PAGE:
ST. ANDREWS, Scotland — Justin Thomas made the most of his defeat at last week’s Genesis Scottish Open.
With two more days without requests, Thomas drove to the quaint seaside village known as St. Andrews and settled in. This Saturday evening, he walked around the Old Course with Tiger Woods, each armed with a putter and wedges, to familiarize himself with the layout of the course before the 150th Open Championship. The next day the two played 18 holes with each club.
And Thomas played a tour guide for his fiancée, Jillian Wisniewski. The two arrived at the Road Hole tee box and Thomas explained everything.
“Trying to explain that hole and that tee shot to my fiancée was a bit difficult,” Thomas said. “So I had to take her myself.”
distance book: Take a closer look at the Old Course
Here is the exchange.
“You hit (your tee shot) over the hotel,” Thomas said.
“OK, but not really,” Wisniewski replied.
“Oh, no, really. You have to hit this hotel,” Thomas replied.
The hotel would be the Old Course Hotel, one of the features that come into play on the quirky, 495-yard, slight dogleg-right 17e hole which is perhaps the most famous hole in the world and which will play a pivotal role in the outcome of the Open.
Players choose a letter from the Old Course Hotel sign to aim for their blind tee shot. Please note: the hotel has extra-resistant glass in the windows.
There’s also the green side bunker that brought the adults to tears, Old Station Road and the stone wall behind the putting surface that produced an equal number of tears. Rough and hay lining the fairways, the green is a safety ribbon only 13 meters deep in one portion.
“It’s so unique and it’s so cool,” Thomas said. “It’s one of the 16 holes here that can totally change your line, your strategy and your overall thinking depending on the direction of the wind. You’re going to see a lot of 4s and 5s this week and the potential for someone who tries to do that and make a birdie that could turn into a 6 or 7.”
Rory McIlroy, 2014 Golf Champion of the Year, added: “A 3 is a huge bonus there. You take four 4s and run very happily to the 18th tee.
Jordan Spieth would have liked a 4 in the final round of the 2015 Open, the last time golf’s oldest championship was at St. Andrews. Having won the Masters and the US Open that year, Spieth was tied for the lead when he reached the penultimate hole but after a poor approach bogeyed. He couldn’t produce a birdie on the 72n/a hole and missed the playoffs by one.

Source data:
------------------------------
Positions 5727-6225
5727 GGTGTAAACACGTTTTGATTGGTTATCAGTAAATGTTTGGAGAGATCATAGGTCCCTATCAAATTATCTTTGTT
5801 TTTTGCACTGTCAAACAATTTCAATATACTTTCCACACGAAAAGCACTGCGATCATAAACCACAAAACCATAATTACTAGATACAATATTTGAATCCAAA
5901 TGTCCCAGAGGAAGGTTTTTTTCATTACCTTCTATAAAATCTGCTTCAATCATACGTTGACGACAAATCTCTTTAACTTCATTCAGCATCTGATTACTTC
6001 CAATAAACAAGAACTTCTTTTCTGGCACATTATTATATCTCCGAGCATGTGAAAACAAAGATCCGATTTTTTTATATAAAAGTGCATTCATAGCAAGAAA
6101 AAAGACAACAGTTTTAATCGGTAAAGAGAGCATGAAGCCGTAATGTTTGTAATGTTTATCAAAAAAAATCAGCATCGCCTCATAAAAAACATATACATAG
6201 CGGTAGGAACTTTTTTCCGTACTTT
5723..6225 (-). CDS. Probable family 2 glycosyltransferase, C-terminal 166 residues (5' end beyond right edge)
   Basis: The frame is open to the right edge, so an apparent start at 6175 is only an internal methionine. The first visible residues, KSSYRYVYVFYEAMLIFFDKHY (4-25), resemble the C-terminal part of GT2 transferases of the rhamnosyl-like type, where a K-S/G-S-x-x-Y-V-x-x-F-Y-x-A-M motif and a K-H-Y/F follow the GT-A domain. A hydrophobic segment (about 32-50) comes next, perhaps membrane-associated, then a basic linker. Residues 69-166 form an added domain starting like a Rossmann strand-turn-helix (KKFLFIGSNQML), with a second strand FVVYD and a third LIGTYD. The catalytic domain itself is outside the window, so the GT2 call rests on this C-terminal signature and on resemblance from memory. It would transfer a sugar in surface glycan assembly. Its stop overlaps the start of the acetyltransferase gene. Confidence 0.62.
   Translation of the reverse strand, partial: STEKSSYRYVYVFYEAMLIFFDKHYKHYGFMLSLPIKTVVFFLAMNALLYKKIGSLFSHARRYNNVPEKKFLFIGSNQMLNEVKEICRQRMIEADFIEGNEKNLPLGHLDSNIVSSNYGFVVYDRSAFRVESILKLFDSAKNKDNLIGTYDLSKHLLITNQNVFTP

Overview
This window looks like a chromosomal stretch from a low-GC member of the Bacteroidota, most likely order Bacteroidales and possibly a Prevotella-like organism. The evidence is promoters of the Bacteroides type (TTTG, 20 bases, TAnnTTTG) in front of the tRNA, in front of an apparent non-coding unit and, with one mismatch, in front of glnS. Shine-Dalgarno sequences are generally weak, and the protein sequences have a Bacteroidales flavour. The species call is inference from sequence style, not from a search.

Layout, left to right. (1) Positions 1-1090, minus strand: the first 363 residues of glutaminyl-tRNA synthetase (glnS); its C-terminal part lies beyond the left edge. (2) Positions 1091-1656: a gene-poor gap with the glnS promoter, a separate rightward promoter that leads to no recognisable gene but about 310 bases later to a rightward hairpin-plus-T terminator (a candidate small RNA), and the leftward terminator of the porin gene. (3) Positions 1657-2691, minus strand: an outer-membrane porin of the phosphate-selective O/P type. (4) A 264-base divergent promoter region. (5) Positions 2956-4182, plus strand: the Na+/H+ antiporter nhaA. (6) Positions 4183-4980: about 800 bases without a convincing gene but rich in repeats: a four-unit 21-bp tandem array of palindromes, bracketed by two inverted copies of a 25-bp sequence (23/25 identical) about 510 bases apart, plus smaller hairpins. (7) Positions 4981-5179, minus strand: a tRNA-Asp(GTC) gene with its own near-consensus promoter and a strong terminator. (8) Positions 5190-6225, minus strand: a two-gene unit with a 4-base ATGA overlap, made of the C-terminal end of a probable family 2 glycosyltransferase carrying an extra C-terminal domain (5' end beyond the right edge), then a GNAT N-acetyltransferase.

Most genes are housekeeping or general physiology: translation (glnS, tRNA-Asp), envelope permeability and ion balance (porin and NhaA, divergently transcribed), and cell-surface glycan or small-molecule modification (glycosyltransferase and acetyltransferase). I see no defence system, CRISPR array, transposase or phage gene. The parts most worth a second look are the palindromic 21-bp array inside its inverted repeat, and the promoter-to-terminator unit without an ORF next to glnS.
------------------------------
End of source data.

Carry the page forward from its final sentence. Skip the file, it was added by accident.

Spieth’s bogey was one of 217 on the hole that week, a number exceeding the total pars recorded on the hole; it was the only hole to do that. The hole has been rated the toughest of the week in the last four starts at St. Andrews – the field averaged 4,712 strokes in 2000, 4,626 in 2005, 4,665 in 2010 and 4,655 in 2015.
And there were only 57 birdies made on the 17the in those four years combined – 13 in 2000, 19 in 2005, 16 in 2010 and nine in 2015.
“That’s pretty funny,” world No. 1 Scottie Scheffler began in his description of the hole. “You hit the hotel, then the green, like it’s so small. Then I went down and had a little fun in the bunker yesterday. I’m definitely going to do everything in my power not to get in in that bunker. It’s so bad there.
“It’s such a fun hole to play. I think that’s one of the special things about this golf course. It’s so simple, but really fun to play. No matter the conditions, I’m going to go out there and have a good time hitting all kinds of weird shots.
Originally the hole was a par 5. Some players say the hole remains the most difficult par 5 in the world. At least we think they’re kidding.
“It’s a real championship hole,” Jon Rahm said. “”Obviously, under pressure, any hole can be tough, but 17 is a good test for someone with a one-stroke lead. If you can par on this hole, it definitely looks like a birdie at all times. Just difficult. Just difficult.
And reigning US Open champion Matt Fitzpatrick called it a “fantastic hole”.
“Everyone knows what’s left in the bunker is dead,” he said. “Missing the green right is dead. Short is the safest bet, but it’s not easy from there. It’s just a tough hole. If you have a lead coming, it really puts the pressure on.